Summary:

Our collective addiction to smartphones translates into some big money for the consumer electronics industry. According to the Consumer Electronics Association, the industry is on track to surpass $190 billion in overall shipment revenues this year, and a primary driver of that growth will be smartphones.

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Take a quick look around — in a queue at a cafe, in the movie theater during the film previews, riding public transit — and it’s obvious that mobile devices are more ubiquitous and popular than ever before. It turns out our collective addiction to smartphones has been good news for businesses other than eyeglass purveyors; it’s also a major growth driver for the consumer electronics industry at large.

According to data released Monday by the Consumer Electronics Association (CEA), the consumer electronics (CE) industry is on track to surpass $190 billion in overall shipment revenues this year, an increase of 5.6 percent over 2010. That’s more than double the projected United States GDP 2011 growth rate of 2.4 percent. Back in January, the CEA projected that the consumer electronics industry would grow 3.5 percent this year.

The primary driver of that blockbuster growth will be smartphones, the CEA says. Smartphone unit sales are set to grow a whopping 45 percent in 2011, climbing to revenue of more than $23 billion.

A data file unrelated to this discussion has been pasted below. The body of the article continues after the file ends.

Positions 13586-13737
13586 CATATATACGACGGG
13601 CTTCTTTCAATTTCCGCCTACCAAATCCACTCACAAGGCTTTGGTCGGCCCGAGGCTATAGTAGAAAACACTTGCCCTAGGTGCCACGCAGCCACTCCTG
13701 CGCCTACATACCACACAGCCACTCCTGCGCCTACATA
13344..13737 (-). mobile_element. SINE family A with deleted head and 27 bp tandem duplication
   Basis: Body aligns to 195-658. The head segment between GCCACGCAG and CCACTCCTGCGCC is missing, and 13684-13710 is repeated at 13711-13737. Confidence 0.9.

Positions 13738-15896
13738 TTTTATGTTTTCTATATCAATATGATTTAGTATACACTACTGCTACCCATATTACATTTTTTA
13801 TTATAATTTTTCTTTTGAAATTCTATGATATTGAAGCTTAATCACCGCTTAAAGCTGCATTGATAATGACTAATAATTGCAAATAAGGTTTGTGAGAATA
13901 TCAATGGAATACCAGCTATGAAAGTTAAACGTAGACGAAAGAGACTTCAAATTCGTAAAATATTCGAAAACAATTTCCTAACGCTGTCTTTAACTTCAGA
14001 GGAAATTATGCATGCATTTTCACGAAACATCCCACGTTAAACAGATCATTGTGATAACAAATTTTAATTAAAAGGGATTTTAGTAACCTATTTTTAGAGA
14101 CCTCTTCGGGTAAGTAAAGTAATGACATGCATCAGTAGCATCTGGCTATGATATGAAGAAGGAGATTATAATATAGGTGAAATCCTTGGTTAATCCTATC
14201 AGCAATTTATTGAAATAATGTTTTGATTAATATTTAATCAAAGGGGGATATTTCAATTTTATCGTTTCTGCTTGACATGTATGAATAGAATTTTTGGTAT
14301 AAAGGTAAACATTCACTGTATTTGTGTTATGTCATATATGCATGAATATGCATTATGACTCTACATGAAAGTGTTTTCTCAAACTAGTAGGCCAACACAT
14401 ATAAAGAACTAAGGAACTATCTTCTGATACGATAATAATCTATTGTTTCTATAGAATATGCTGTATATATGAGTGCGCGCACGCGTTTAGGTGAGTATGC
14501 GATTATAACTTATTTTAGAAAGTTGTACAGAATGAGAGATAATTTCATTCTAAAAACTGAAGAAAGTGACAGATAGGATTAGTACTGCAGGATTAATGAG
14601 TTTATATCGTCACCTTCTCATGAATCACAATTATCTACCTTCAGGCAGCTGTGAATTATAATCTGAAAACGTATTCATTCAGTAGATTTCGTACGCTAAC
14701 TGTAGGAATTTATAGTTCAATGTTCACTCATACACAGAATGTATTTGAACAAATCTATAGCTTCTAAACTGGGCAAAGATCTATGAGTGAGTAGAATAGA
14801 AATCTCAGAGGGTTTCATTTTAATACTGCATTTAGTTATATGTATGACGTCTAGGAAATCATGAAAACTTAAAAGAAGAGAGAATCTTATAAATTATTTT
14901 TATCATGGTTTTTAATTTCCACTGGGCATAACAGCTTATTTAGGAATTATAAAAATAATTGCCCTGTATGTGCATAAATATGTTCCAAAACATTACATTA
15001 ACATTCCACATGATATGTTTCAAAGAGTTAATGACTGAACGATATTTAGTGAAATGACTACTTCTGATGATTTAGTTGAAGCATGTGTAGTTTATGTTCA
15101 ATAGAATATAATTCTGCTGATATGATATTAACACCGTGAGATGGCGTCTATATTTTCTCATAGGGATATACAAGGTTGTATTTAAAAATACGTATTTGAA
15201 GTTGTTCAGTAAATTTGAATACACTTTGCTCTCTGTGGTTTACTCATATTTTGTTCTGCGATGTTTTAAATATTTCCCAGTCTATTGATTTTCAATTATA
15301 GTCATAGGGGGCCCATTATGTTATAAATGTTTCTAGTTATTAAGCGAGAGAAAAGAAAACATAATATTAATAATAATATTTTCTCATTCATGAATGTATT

But that’s not to say that every sector is on such a tear. Since 88 percent of U.S. households own at least one digital television, sales of digital displays are expected to decline this year, the CEA says. But network-enabled displays and 3-D displays are still expected to be growth segments in 2011.

Ultimately, mobile devices have had at least one major impact on the CE industry: They’ve continued to expand how the general public thinks about computers. In the 1970s, an IBM executive famously asked, “Why would anyone want to take a computer home with them?” Smartphones have proven that not only do people want computers at home; they want them on the go, as well. In recent years, the number of computing devices we each seem to “need” has multiplied rapidly. For now, it looks like the consumer electronics saturation point is nowhere in sight.

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